Op­po­si­tion grows to Spain’s mi­grant de­ten­tion cen­ters

De­bates fu­elled by riots and es­cape at­tempts

Kuwait Times - - INTERNATIONAL -


Op­po­si­tion to Spain’s con­tro­ver­sial mi­grant de­ten­tion cen­ters is growing, with the left-wing may­ors of Madrid and Barcelona lead­ing calls to close the fa­cil­i­ties, which have been likened to pris­ons. The de­bate has been fu­elled by a se­ries of riots and es­cape at­tempts in re­cent months at the seven cen­ters which are used to hold peo­ple caught liv­ing in Spain il­le­gally while of­fi­cials de­cide whether or not they will be de­ported. The lat­est in­ci­dent hap­pened on Tues­day, when about 40 mi­grants tried in vain to flee a mi­grant de­ten­tion cen­tre in Barcelona dur­ing din­ner time.

Af­ter their aborted es­cape at­tempt, some 70 mi­grants ri­oted at the cen­tre before po­lice were able to end their protest with­out vi­o­lence, a lo­cal po­lice spokesman said. Last month 73 mi­grants es­caped from a de­ten­tion cen­tre in the south­east­ern prov­ince of Murcia, in two sep­a­rate in­ci­dents. One of the most se­ri­ous episodes hap­pened at the cen­tre in the south­ern Madrid district of Aluche on Oc­to­ber 18, when dozens of mi­grants climbed onto the roof of the for­mer prison where they spent the night and un­furled a ban­ner read­ing “free­dom”. Af­ter this in­ci­dent some mi­grants at the cen­tre suf­fered vi­o­lence at the hands of po­lice, ac­cord­ing to anti-racism or­ga­ni­za­tion SOS Racismo.

Di­lap­i­dated in­stal­la­tion

Last year, Europe saw an in­flux of more than one mil­lion mi­grants and asy­lum seek­ers flee­ing war and poverty in its worst such cri­sis since World War II, and many coun­tries have strug­gled to cope with the new­com­ers. Rights group Amnesty In­ter­na­tional has ac­cused Ital­ian po­lice of mis­treat­ing mi­grants, while France has come under fire over the clo­sure last week of the no­to­ri­ous “Jun­gle” en­camp­ment hous­ing thou­sands near the north­ern French port of Calais.

The cri­sis has fu­elled anti-mi­grant par­ties across Europe, though not in Spain, where public opin­ion to­wards the new ar­rivals re­mains largely pos­i­tive Spain’s two largest cities Madrid and Barcelona, which have been gov­erned since June 2015 by cit­i­zens’ plat­forms backed by far-left party Pode­mos, both want their mi­grant cen­ters to be closed. “It makes no sense to de­prive of their lib­erty peo­ple who have not com­mit­ted a crime and are wait­ing to be de­ported,” said Madrid mayor Manuela Car­mena, a for­mer judge, on Wed­nes­day af­ter vis­it­ing the Aluche cen­tre. Crit­ics claim that the steep public spend­ing cuts im­posed by Prime Min­is­ter Mar­i­ano Ra­joy’s con­ser­va­tive gov­ern­ment have wors­ened con­di­tions at the cen­ters.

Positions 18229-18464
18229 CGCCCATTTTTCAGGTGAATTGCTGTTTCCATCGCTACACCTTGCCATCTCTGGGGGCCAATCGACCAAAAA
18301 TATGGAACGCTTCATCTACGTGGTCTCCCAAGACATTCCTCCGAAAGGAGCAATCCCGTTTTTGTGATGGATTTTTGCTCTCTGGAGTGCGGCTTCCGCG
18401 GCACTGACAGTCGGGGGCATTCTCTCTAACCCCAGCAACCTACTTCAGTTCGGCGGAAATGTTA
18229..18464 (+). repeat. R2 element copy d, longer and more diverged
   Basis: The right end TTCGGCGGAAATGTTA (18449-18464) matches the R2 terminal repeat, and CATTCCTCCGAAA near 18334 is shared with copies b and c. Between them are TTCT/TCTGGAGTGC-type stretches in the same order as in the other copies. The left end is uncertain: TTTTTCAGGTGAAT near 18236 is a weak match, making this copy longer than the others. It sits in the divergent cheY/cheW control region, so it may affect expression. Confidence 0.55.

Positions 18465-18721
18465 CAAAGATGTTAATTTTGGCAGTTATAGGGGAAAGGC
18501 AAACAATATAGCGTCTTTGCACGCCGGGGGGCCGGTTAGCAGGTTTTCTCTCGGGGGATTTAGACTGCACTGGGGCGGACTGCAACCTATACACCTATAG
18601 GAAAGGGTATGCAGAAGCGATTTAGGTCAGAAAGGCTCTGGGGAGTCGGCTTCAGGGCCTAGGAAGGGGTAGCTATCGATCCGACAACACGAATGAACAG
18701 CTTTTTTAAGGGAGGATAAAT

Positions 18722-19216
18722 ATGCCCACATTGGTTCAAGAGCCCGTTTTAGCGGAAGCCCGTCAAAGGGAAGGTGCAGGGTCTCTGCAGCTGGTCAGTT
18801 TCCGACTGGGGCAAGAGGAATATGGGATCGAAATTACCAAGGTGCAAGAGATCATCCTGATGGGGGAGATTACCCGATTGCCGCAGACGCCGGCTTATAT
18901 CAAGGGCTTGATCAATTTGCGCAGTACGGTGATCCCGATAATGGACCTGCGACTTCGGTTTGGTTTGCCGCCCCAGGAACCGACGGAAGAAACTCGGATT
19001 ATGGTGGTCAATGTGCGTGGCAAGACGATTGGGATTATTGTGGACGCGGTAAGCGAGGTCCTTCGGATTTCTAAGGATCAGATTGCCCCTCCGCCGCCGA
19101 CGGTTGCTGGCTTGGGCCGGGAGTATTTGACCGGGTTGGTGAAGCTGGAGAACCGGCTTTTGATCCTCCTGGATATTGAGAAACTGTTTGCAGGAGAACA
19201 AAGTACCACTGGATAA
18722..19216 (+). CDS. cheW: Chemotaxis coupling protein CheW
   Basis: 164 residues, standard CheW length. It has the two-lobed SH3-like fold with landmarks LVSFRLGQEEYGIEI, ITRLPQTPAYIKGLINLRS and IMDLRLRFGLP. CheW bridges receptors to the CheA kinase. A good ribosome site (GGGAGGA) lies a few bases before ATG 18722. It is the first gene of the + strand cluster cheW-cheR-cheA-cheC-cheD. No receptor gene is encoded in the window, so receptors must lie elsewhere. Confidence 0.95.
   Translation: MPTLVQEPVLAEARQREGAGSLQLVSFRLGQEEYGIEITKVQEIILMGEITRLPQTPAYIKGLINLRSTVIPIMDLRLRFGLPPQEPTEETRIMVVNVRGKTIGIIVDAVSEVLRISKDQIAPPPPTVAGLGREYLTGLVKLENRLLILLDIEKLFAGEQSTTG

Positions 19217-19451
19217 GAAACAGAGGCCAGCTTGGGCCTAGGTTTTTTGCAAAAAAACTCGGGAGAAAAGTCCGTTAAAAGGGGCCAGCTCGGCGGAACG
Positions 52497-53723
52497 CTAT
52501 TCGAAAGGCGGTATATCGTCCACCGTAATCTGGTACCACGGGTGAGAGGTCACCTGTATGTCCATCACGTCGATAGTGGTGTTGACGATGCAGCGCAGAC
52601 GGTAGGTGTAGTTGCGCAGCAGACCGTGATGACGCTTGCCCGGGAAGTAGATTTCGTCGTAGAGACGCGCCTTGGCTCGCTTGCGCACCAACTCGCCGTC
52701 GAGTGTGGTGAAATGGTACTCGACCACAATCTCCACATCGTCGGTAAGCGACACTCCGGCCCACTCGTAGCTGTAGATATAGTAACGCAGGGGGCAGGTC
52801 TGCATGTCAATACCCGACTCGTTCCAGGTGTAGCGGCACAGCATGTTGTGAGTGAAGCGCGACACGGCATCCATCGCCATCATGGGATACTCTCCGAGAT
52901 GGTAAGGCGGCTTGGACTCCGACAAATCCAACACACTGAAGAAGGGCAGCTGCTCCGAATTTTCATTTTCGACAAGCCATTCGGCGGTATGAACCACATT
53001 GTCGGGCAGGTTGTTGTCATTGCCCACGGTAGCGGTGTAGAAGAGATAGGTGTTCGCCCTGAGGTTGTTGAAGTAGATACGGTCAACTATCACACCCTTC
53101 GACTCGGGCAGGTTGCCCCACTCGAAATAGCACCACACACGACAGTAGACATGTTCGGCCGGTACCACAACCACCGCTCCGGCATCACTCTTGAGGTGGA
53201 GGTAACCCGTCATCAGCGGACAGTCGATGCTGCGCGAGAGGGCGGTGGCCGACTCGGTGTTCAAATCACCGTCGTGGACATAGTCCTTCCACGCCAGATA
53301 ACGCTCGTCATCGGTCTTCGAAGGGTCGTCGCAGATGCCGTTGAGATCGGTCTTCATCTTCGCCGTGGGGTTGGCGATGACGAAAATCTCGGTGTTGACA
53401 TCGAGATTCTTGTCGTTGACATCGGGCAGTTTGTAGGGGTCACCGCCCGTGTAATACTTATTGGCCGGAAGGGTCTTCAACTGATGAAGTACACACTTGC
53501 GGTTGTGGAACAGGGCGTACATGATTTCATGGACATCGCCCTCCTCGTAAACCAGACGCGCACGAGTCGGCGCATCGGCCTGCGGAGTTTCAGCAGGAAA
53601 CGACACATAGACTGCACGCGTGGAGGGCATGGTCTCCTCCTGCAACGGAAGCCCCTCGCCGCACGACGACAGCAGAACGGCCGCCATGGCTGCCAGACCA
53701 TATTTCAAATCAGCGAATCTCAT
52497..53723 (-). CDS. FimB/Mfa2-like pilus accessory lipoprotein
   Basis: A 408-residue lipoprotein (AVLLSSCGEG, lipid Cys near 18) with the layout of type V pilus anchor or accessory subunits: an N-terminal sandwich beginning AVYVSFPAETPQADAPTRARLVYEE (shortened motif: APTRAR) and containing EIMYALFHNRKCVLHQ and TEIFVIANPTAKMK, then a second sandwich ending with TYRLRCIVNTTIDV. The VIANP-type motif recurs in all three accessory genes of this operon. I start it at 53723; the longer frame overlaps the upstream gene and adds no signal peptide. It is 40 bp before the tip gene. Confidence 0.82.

Dur­ing a visit to the Madrid cen­ter on Wed­nes­day, Pode­mos law­maker Ione Be­larra said it was “in ef­fect a jail” but with greater ob­scu­rity re­gard­ing how it is run, a view shared by many rights groups. Po­lice union SUP says many cen­ters are di­lap­i­dated and have in­suf­fi­cient staff. “Cer­tain cen­ters are very old, with no com­fort and (are) not pre­pared” to re­ceive mi­grants, SUP spokesman Ra­mon Co­sio told AFP. Cen­ters in the south of the coun­try “flood when it rains to the point that the de­tainees must roll up their trousers to the knee,” he said. Po­lice of­fi­cers of­ten pro­vide clothes them­selves to mi­grants who come to the cen­ters with noth­ing af­ter ar­riv­ing in Spain by boat, he added.

‘Cen­ters of pain’

For­eign­ers placed in the cen­ters can only move around freely dur­ing cer­tain hours and must re­main in their rooms at night, ac­cord­ing to SOS Racismo. They can see fam­ily members but only in vis­it­ing rooms, just as in pris­ons. Before glass par­ti­tions sep­a­rated the de­tainees from their vis­i­tors but courts or­dered they should be re­moved. Crit­ics ac­cuse the gov­ern­ment of keep­ing the mi­grants at the cen­ters-dubbed CIEs in Span­ish-in an am­bigu­ous sit­u­a­tion, in over­crowded rooms where po­lice vi­o­lence is rife.

“The CIEs are cen­ters of pain and po­lice im­punity,” the judge in charge of over­see­ing the Madrid’s mi­grant cen­tre, Ramiro Gar­cia de Dios, said in an in­ter­view pub­lished in online daily el­diario.es. But Rafael Merino, a law­maker with the rul­ing Pop­u­lar Party, re­jected the crit­i­cisms, say­ing dur­ing a visit to Madrid’s CIE on Wed­nes­day that there is “ab­so­lute re­spect for hu­man rights” in the cen­ters. The num­ber of mi­grants who passed through the cen­ters plunged to be­low 7,000 last year from over 11,000 in 2012 due to more re­stric­tive cri­te­ria re­gard­ing who needs to be held in them, ac­cord­ing to the head of the Span­ish po­lice, Ig­na­cio Cosido.

Only 41 per­cent of the mi­grants held in the cen­ters last year were fi­nally de­ported, ac­cord­ing to the gov­ern­ment’s om­buds­man. Many end up in a grey zone, with­out per­mis­sion to stay but still in the coun­try, leav­ing them vul­ner­a­ble to ex­ploita­tion. “They be­come can­non fod­der for the job market and are in sit­u­a­tion of semis­lav­ery,” Pode­mos law­maker Ione Be­larra said. —AFP

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